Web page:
A baby often instinctively attaches more deeply and comfortably if he can snuggle up close to his mother’s chest for periods of time. Try letting your baby lie on your body as you recline so both his chest and tummy are against you. This kind of ‘laid-back’ breastfeeding contact is known as Biological Nurturing™ and can be done skin-to-skin or with you and your baby lightly clothed—whatever is more comfortable and convenient for you both. Because gravity helps a baby keep his tongue forwards, this can make a real difference to how well your baby feeds and how much milk you make. See picture right and Online Information section for details of an online video.
A deeper latch
Help your baby get as deep a latch as possible at the breast. This will maximise the amount of milk he gets and minimise nipple pain.
If your baby retracts (pulls back) his tongue when he opens his mouth, try sliding his chin a little further from the nipple so he can feel the ‘fatter’ part of the breast with his tongue. Denting the breast at the edge of the areola with a finger and placing your baby’s chin in the dent may also help.
You could also try placing your thumb or finger near the base of the nipple where your baby’s upper lip will be. If you press, your nipple will tilt away from your baby, presenting him with your breast rather than your nipple. As he opens wide, snuggle him in close and use your thumb or finger to tuck the breast into his mouth. Your nipple will be taken in last and unroll in his mouth. If needed, you can then slip your finger out. An LLL Leader can give you further suggestions to help you improve your baby’s positioning and attachment
Encourage tongue mobility
To encourage your baby to move his tongue forward, you can also try:
• Reclining with your baby on top of you. Try leaning forward and back yourself to understand how gravity affects tongue position.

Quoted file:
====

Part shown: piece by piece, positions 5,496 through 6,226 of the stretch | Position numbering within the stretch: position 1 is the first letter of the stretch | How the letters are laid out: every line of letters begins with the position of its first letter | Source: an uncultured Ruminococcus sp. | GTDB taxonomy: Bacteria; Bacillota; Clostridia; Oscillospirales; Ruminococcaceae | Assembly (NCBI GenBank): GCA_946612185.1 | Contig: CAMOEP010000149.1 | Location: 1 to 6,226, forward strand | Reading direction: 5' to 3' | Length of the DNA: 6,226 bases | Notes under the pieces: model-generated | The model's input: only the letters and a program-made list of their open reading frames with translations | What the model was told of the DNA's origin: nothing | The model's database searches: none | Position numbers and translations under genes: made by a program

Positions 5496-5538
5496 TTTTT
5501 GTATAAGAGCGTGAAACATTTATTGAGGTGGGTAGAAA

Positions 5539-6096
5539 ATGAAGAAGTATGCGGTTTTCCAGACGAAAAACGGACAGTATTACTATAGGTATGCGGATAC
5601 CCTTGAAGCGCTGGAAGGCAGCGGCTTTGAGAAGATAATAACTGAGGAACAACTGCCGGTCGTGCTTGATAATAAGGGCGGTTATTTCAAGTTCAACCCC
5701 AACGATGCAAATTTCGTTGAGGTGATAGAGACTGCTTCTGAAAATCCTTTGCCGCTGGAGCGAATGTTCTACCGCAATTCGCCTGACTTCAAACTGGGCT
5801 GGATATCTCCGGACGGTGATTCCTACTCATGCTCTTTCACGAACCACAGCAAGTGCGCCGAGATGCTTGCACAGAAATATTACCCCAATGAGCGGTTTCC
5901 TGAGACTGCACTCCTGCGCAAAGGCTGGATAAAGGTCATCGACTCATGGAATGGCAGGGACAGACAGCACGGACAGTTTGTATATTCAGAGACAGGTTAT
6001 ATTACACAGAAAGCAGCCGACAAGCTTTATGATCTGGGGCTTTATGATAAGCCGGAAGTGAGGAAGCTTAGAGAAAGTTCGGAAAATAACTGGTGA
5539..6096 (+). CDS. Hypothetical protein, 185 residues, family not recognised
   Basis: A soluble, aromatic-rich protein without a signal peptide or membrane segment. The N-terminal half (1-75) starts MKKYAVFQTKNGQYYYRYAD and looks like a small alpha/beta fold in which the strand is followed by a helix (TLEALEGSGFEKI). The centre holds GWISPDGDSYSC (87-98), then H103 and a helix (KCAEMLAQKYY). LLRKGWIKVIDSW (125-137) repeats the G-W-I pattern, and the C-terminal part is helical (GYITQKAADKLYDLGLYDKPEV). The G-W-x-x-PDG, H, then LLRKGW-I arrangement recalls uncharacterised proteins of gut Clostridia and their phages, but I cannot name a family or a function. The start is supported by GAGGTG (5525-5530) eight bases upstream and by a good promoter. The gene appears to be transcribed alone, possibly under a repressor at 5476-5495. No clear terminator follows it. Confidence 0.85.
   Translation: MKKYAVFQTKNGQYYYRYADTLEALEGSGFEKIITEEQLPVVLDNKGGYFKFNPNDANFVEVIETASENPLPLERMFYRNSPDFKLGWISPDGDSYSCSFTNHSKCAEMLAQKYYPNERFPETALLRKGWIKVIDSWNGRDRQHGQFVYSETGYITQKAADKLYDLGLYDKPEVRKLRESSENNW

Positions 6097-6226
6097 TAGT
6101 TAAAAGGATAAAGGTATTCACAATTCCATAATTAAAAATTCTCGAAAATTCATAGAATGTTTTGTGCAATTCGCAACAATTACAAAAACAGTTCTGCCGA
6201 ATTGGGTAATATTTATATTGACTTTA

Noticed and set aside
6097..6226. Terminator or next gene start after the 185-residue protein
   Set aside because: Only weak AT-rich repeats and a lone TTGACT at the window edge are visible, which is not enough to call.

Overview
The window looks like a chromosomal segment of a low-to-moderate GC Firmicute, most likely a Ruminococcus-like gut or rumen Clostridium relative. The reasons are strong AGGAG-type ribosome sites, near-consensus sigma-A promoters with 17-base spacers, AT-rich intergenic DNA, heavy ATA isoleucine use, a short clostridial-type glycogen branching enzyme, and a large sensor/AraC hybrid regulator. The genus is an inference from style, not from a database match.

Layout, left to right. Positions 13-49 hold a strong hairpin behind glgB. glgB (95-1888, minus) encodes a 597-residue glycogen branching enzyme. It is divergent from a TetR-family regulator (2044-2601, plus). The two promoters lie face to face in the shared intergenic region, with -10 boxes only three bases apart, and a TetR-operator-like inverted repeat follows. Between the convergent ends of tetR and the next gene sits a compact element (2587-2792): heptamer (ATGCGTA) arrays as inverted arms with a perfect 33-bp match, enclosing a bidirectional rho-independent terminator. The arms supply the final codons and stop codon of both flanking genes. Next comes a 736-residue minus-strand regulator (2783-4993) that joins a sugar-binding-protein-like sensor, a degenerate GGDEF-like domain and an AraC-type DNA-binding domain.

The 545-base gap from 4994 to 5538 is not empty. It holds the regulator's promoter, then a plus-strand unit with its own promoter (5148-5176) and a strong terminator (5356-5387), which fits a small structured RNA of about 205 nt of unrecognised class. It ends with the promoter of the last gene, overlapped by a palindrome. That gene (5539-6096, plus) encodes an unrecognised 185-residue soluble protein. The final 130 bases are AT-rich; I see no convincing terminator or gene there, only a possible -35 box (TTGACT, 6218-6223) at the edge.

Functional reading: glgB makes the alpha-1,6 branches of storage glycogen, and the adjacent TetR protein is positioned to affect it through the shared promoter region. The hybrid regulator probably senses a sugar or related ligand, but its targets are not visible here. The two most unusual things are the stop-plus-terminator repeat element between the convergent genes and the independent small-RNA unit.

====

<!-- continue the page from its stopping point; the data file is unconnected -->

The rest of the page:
• Encouraging him to lick milk from his lips or from your nipple before and after feeds.
• Sticking your tongue out at your baby to encourage him to copy you.
Maintain milk production
If your baby is sleepy or has jaundice, or if you have engorgement or inverted nipples, then a tongue tie can make things worse. If he is not able to take enough milk directly at the breast then you will need to express it and give it to your baby until he is able to breastfeed effectively. Express by hand and/or with a pump at least 8 times a day if your baby is not draining the breast well. This will maintain your milk production and ensure he gets enough milk.
Small amounts of expressed milk can be offered by spoon, cup or syringe while you both learn how to breastfeed. Bottles or dummies can confuse your baby’s sucking technique so consult an LLL Leader about breastfeeding friendly ways to bottlefeed or about using a nursing supplementer. This device delivers extra milk through a tube along your breast as your baby nurses, avoiding the need for bottles.
An unusual palate
Restricted tongue movement caused by tongue tie may affect the shape of a baby’s palate, leading to a high palate or a bubble palate with a high spot. These may be a factor in broken suction, a clicking sound and pain during breastfeeding. A baby with an unusual palate may also resist a deeper latch due to gagging.
The following may help.
• Start with a clean finger with closely trimmed nail.
• Touch your baby’s lips and wait until he opens his mouth.
• Gently slide in your finger, pad side up along his hard palate, stopping just before the gag reflex is triggered.
Make this a pleasant game and, over a few days, gradually move your finger back to overcome sensitivity. After a tongue tie is divided, a baby’s increased tongue movement helps the palate shape become more normal
Treating Tongue Tie
What can be done?
Frenotomy—dividing the tongue tie—can dramatically improve breastfeeding comfort and efficiency for both mother and baby. Dividing a tongue tie is a quick and simple procedure. No anaesthetic is needed for a baby under six months of age.
There are health professionals around the UK who have been specifically trained to divide tongue ties. For treatment on the NHS, you will need a referral from your midwife, health visitor or GP. Knowledge about tongue ties and how they affect breastfeeding varies, so it is worth persisting and seeking a second opinion. In areas where only GPs can refer, your midwife or health visitor may be able to give a recommendation to your GP or suggest seeing a particular GP. Private treatment may also be an option. See Further Reading for information on finding a practitioner trained to divide tongue ties
Is waiting an option?
Sometimes a very thin tongue tie breaks spontaneously or can be stretched by gentle massage of the frenulum. The earlier a tongue tie is divided, the easier it is to resolve any breastfeeding difficulties. Dividing a tongue tie in a baby over six months old is also a more complicated procedure and usually requires a general anaesthetic.
Frenotomy—what will happen?